Over the last ten years or so, carpets have largely fallen out of favor as hardwood flooring (or at least flooring that looks like wood) experiences a kind of resurgence. Besides aesthetic appeal, the great thing about hardwood floors is that messes can be cleaned up much more easily on them— not to mention the fact that they don’t harbor nearly as much bacteria, mites, and other germs as carpeting does. The only real concern is ensuring that the finish remains unscratched and even.
If you have hardwood or laminate flooring in your apartment, you probably want it to stay scratch and scuff-free for however long you’re living there. Though you may not think that any extra measures need to be taken to protect your floors, let’s face it: life happens to all of us. After all, it’s very easy to unintentionally scuff the floor’s surface with a shoe or dent it when not moving furniture properly.
Luckily, there are some great tips out there that are sure to help you avoid scratching up your floors.
Be Careful with Furniture
Unfortunately, it’s extremely easy for furniture to scuff or dent the flooring during the moving process. This usually happens when pieces are rolled, pushed, or dragged across the floor. You can minimize this damage by coming up with a smart plan for moving and repositioning everything. If the piece is relatively lightweight, you can usually lift it off the ground with ease. However, this isn’t always possible for bigger things like sofas.
Instead, try to lift one side of the chair or sofa off the ground, then slip a towel directly underneath it. Now do the same with the other side. You’ll find that you can safely push or drag the piece however you see fit. Once it’s been moved, it’s a good idea to stick adhesive felt pads (available in most home maintenance stores) on the bottoms of its legs. This adds a long-lasting soft buffer between the floors and the furniture itself.
Invest in Mats or Rugs
High-traffic areas like entryways are best tackled by simply putting down a mat. A rubber doormat placed directly inside the entrance to an apartment will remind everyone to wipe their feet as they come in. This really helps to catch any dirt that would otherwise get on the floors.
Another case where a mat would be very helpful is if you have a home office or study space that includes a rolling chair, which can really do a number on your hardwood floors. Put some kind of mat under these chairs as soon as you can, as it adds an essential protective barrier.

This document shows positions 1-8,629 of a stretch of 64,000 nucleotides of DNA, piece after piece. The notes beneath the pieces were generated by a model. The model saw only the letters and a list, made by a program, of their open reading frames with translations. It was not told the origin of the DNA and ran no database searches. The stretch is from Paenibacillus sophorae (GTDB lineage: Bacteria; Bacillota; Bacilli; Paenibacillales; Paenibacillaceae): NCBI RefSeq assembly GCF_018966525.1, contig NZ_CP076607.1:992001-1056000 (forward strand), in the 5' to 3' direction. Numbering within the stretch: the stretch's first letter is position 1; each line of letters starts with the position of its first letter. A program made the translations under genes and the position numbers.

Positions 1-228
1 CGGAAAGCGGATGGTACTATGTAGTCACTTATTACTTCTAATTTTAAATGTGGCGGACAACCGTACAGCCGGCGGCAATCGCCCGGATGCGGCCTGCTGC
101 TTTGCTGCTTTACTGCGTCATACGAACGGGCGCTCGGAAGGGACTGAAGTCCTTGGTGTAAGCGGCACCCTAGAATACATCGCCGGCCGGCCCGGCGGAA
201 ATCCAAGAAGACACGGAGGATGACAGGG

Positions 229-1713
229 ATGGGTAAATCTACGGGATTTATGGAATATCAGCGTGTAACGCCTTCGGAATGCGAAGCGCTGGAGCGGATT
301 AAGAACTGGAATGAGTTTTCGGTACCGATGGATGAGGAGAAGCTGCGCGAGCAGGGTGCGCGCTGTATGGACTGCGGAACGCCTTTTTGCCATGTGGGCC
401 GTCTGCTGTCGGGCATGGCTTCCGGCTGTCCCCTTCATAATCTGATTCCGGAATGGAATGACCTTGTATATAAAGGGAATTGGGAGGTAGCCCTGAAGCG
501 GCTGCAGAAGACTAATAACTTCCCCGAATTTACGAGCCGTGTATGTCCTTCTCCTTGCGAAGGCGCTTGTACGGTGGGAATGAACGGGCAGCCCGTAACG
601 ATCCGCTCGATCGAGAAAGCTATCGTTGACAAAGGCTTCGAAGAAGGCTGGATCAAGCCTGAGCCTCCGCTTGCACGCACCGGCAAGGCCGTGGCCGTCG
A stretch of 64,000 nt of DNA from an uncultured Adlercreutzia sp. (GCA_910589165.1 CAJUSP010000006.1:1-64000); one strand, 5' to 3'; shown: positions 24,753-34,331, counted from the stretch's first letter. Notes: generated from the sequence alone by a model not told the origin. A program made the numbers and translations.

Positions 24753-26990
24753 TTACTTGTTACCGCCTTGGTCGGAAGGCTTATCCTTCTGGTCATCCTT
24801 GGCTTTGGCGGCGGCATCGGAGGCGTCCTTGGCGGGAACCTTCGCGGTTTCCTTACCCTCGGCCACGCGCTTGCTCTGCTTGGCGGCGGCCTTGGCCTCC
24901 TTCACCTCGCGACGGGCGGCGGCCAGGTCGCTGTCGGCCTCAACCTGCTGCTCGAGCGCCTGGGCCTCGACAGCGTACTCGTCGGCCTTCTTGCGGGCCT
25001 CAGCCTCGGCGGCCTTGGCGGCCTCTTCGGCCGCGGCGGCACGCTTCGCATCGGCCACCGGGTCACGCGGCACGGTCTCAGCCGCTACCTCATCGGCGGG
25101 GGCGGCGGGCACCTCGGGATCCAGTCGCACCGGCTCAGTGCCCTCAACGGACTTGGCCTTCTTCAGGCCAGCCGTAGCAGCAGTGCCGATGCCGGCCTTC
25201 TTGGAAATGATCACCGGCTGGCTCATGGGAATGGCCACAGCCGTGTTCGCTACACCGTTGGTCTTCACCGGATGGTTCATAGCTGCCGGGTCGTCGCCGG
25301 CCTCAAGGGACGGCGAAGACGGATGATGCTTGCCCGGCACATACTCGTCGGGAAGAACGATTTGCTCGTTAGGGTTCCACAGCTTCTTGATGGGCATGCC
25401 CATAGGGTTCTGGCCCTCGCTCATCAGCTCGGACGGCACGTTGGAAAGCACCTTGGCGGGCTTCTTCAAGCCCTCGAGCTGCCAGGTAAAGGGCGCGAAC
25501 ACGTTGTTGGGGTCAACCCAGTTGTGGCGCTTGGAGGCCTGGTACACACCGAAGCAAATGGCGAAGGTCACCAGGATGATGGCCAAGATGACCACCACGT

Rugs can also be a solution in areas that get a lot of activity, such as in living rooms and dining rooms. Just remember to put pads underneath your rugs to prevent them from slipping and sliding. Especially in places like there dining room, where chairs are constantly being pulled out and pushed back in, having a rug underneath the furniture is a great way to prevent unsightly damage to floors.
Take Off Your Shoes
Another major cause of scratches is the smaller debris that gets tracked in on our shoes. Not only do we have a lot more dirt and grit on them than we may realize, but there are also lots of shoe types, such as high heels and cleats, that can easily damage soft materials like wood. Although you might not like the thought of going barefoot in your apartment 24/7, remembering to remove your shoes first thing when entering is a good habit to get into. Plus, it’s as easy as simply kicking them off at the door and putting them on a shoe rack.
Clip Dogs’ Nails
Excitable pets (especially dogs) running around the apartment can also contribute to the scratch marks on our hardwood floors. Dogs usually need their nails trimmed anyway, and doing so will not only keep them happy and healthy, but it’ll also reduce the wear and tear on your unit. Another idea is to go to a local pet goods store and look for nail caps, which are made of a soft plastic material that painlessly covers your pet’s nails.
Maintain Your Floors
One of the best ways to keep your floors looking good as new is to regularly clean them. Use a vacuum that also works on hardwood flooring and then mop up to get any smaller crumbs and dust you may have missed. Just remember to stick to a wood-safe wash that doesn’t contain degrading agents like ammonia or wax/oil.
Though residential flooring doesn’t often take as much of a beating, most hardwood floors will need to be buffed and refinished with polyurethane every few years or so. The landlord of your building likely has a plan in place for this, and they’ll hire a professional to renew the floors’ finish as the surface starts to dull.
By following these suggestions, you can avoid scratching your floors and keep them in tip-top condition for the duration of your lease.